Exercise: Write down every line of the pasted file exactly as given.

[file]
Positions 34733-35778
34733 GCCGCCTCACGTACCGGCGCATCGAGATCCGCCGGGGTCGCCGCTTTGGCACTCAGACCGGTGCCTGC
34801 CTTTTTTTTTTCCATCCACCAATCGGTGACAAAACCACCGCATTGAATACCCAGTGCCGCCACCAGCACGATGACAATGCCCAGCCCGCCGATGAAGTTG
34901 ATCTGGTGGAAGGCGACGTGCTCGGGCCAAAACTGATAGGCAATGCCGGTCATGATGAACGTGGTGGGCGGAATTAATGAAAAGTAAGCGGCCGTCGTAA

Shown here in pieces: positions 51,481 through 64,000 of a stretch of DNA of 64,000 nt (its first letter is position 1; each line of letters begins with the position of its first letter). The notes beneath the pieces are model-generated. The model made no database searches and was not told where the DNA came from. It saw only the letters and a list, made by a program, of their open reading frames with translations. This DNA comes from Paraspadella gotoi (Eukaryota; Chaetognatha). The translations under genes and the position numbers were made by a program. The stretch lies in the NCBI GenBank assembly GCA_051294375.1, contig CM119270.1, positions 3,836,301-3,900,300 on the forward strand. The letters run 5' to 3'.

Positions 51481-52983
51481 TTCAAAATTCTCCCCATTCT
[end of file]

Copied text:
Positions 34733-35778
34733 GCCGCCTCACGTACCGGCGCATCGAGATCCGCCGGGGTCGCCGCTTTGGCACTCAGACCGGTGCCTGC
34801 CTTTTTTTTTTCCATCCACCAATCGGTGACAAAACCACCGCATTGAATACCCAGTGCCGCCACCAGCACGATGACAATGCCCAGCCCGCCGATGAAGTTG
34901 ATCTGGTGGAAGGCGACGTGCTCGGGCCAAAACTGATAGGCAATGCCGGTCATGATGAACGTGGTGGGCGGAATTAATGAAAAGTAAGCGGCCGTCGTAA

Shown here in pieces: positions 51,481 through 64,000 of a stretch of DNA of 64,000 nt (its first letter is position 1; each line of letters begins with the position of its first letter). The notes beneath the pieces are model-generated. The model made no database searches and was not told where the DNA came from. It saw only the letters and a list, made by a program, of their open reading frames with translations. This DNA comes from Paraspadella gotoi (Eukaryota; Chaetognatha). The translations under genes and the position numbers were made by a program. The stretch lies in the NCBI GenBank assembly GCA_051294375.1, contig CM119270.1, positions 3,836,301-3,900,300 on the forward strand. The letters run 5' to 3'.

Positions 51481-52983
51481 TTCAAAATTCTCCCCATTCT